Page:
- Electric shock occurs when an electrical current enters a person’s body at one point and exits it through another. The reflex response of the body to the passage of an electric current is an electrical shock.
- The most common electrical injury is a burn. The burns are in three categories: electrical, thermal contact, and arc/flash. Electrical burns are caused by the heat generated by the electric current which courses through the body. A thermal contact burn is the result of skin coming into contact with overheated electric equipment. An arc/flash burn is a high temperature burn caused by an electric explosion or arc.
- An arc flash is when electrical energy is suddenly released through the air as a result of a high-voltage gap existing when a breakdown between conductors occurs. Temperatures in an arc flash or blast have been recorded as high as 35,000 °F.
- Electrical fires can be the result of old wiring and faulty electrical outlets. Faulty plugs, extension cords, switches, and receptacles can also cause electrical fires.
In this continuing series, learn some specific examples of electrical injuries and fatalities that have occurred in the workplace.
Tags: Associated Press,Electric shock,Electricity,Electrocution,Sundown,Sundown Independent School District,Texas,West Texas
Friday, August 29th, 2014
The Part 1 of this two-part series and the following tips for preventing electric shock accidents and injuries in the workplace:
Post Warning Signs
Any workplace that has a threat of electrocution should have adequate warning signs that alert workers to potential dangers. Employees should be able to clearly see warning signs, for instance, when handling panels or electrical circuits. The signs should prevent workers from turning on the circuit when someone is working on the panel or circuit.
Turn Power Off
It is essential that all switches and power sources be turned off before heavy equipment is cleaned and before maintenance is performed. But the warning really extends to all devices powered by electricity. Prior to maintaining or cleaning any type of device powered by electricity, turn off the electrical source or unplug the device.
Avoid Wet Areas
Anytime a worker is dealing with electricity, all wet areas and wet surfaces should be completely avoided. Electrical equipment should be handled only in dry areas. There is a real danger of working around water because it is a strong conductor of electricity and it increases the potential for being electrocuted. If working with electricity around water is unavoidable, wear rubber boots and gloves; doing so will significantly decrease the effects of an electrical shock. Hands should be dry when plugging or unplugging cords.
Avoid Aluminum Ladders
Ladders are typically needed when workers are dealing with electric wires or circuits. Never use aluminum ladders around electricity because they are good conductors and can cause workers to be electrocuted. Use insulated fiberglass ladders as protection against electrocution.
Double Check Circuits
Rather than trusting that a unit or system has been turned off, test with a circuit, to be doubly sure. Electrocution often causes death and it also causes serious injuries that require lengthy recoveries.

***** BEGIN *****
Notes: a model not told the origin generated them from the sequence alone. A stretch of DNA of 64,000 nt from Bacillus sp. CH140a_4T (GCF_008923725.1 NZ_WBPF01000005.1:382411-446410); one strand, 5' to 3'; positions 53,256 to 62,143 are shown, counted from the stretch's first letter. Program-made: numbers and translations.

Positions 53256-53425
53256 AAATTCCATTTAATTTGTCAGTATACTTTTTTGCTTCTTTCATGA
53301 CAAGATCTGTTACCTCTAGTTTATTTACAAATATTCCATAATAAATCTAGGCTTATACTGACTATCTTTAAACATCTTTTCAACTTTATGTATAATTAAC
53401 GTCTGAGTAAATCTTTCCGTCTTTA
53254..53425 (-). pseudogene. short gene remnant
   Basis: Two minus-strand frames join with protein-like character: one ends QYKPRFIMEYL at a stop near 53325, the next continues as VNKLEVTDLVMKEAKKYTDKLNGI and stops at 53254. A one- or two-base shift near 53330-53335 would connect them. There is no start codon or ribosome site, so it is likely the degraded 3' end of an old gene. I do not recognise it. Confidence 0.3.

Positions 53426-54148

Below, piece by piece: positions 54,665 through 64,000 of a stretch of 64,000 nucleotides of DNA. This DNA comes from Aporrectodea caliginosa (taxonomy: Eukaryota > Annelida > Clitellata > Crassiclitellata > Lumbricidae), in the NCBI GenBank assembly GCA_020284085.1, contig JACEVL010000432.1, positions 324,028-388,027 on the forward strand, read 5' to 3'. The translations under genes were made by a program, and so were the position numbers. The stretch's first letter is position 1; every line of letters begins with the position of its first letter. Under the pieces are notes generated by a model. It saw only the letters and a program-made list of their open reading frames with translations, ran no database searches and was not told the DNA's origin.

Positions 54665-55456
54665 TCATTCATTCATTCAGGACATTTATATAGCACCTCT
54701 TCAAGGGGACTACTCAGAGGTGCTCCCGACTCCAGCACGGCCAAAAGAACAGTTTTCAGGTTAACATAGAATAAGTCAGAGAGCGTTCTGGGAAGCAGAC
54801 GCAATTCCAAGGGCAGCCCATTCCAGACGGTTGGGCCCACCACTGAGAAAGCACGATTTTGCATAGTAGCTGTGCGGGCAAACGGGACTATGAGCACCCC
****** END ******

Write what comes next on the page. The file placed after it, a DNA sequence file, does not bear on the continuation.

Tags: Amyotrophic lateral sclerosis,Campbellsville Kentucky,Electric shock,Electrical wiring,Electricity,Kentucky,Ladder,Residual-current device
Monday, July 28th, 2014
Electrical burns suffered on the job can result in serious injuries and even death. There are three basic types of burns associated with electricity, as follows:
Electrical burns occur when an electric current flows in the tissue, whether all the way to the bone, skin-deep, or somewhere in between. There is heat generated by a current flow, which is what causes the tissue damage. If the body is unable to dissipate the heat delivered by an electric shock, the result is burned tissue, which is an injury that typically heals slowly.
Arc burns occur when there are electrical explosions or electric arcs that occur close to the body. Electric arcs are capable of igniting fires. Conductors which carry too strong of a current and overheating equipment can also start fires. Arcs that are extremely high-energy are capable of damaging equipment, which can result in fragmented metal flying in all directions. If there is combustible dust or if there are explosive gases in the air, a violent explosion can be caused even by a low-energy arc.
Thermal contact burns occur when the skin comes into contact with surfaces made hot by overheated conduits, electric conductors, or any other type of energized equipment.
There are times when a worker simultaneously sustains all three types of injuries shown above.
See Part 1 of this continuing series for more information about electrocution in the workplace, including safety tips related to electricity.
Tags: Arc flash,Dallas,Electric arc,Electric shock,Electricity,Electrocution,Old Sparky,Texas
Monday, November 7th, 2011
Many occupations expose employees to electrical hazards. Construction workers, linemen, and machine operators are but a few of those who all too often are injured by such problems as loose or unprotected wiring.
There are three basic kinds of accidents related to electricity. The first is electric shock. Our bodies are roughly three-quarters water, so it isn’t surprising we would be good conductors of electricity. All of us have received minor shocks, but moderate and severe ones can lead to an inability to breathe or to heart failure. In some cases, electrical shock is fatal.
Electrical burns occur when a worker receives a shock strong enough to burn body tissues. Such burns are most often external, but can also be internal. The electrical current passes along a bone to deep tissues. As you can imagine, deep tissue burns can be very serious.
Electrical fires are among the worst accidents, for they can involve an entire building in some cases. If flammable materials are in the immediate area, they may lead to an explosion. Should you try to put out the fire with the wrong equipment – such as a water-based extinguisher – the fire may spread.
Among the causes of electrical accidents in the workplace are frayed or old wires, machines that are not properly grounded, loose connectors, wires that are improperly placed, such as under carpets, etc. It is vital that employees who routinely work around electrical equipment be trained in safety measures. However, it is a good idea for all employees to receive such training.
– Guest Contributor
Tags: Dallas–Fort Worth metroplex,Electric shock,Electrical equipment,Electricity,Employment,safety equipment